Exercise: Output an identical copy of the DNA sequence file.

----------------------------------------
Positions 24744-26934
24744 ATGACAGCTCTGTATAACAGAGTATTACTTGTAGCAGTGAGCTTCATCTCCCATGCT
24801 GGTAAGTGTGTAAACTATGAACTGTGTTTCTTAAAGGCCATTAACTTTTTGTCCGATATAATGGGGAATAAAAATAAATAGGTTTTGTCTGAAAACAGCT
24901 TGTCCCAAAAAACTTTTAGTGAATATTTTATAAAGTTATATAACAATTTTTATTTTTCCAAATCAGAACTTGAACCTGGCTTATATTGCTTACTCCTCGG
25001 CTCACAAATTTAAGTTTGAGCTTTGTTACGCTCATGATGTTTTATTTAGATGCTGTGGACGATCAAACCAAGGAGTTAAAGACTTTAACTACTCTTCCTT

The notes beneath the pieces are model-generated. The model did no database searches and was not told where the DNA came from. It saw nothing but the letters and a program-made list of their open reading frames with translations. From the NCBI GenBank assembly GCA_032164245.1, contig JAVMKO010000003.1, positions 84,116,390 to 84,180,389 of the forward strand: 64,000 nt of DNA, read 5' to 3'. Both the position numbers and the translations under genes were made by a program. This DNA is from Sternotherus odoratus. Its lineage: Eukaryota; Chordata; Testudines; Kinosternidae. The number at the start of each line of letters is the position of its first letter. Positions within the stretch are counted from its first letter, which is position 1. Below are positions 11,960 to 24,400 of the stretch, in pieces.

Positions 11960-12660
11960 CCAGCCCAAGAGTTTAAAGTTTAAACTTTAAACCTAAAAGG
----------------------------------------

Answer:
Positions 24744-26934
24744 ATGACAGCTCTGTATAACAGAGTATTACTTGTAGCAGTGAGCTTCATCTCCCATGCT
24801 GGTAAGTGTGTAAACTATGAACTGTGTTTCTTAAAGGCCATTAACTTTTTGTCCGATATAATGGGGAATAAAAATAAATAGGTTTTGTCTGAAAACAGCT
24901 TGTCCCAAAAAACTTTTAGTGAATATTTTATAAAGTTATATAACAATTTTTATTTTTCCAAATCAGAACTTGAACCTGGCTTATATTGCTTACTCCTCGG
25001 CTCACAAATTTAAGTTTGAGCTTTGTTACGCTCATGATGTTTTATTTAGATGCTGTGGACGATCAAACCAAGGAGTTAAAGACTTTAACTACTCTTCCTT

The notes beneath the pieces are model-generated. The model did no database searches and was not told where the DNA came from. It saw nothing but the letters and a program-made list of their open reading frames with translations. From the NCBI GenBank assembly GCA_032164245.1, contig JAVMKO010000003.1, positions 84,116,390 to 84,180,389 of the forward strand: 64,000 nt of DNA, read 5' to 3'. Both the position numbers and the translations under genes were made by a program. This DNA is from Sternotherus odoratus. Its lineage: Eukaryota; Chordata; Testudines; Kinosternidae. The number at the start of each line of letters is the position of its first letter. Positions within the stretch are counted from its first letter, which is position 1. Below are positions 11,960 to 24,400 of the stretch, in pieces.

Positions 11960-12660
11960 CCAGCCCAAGAGTTTAAAGTTTAAACTTTAAACCTAAAAGG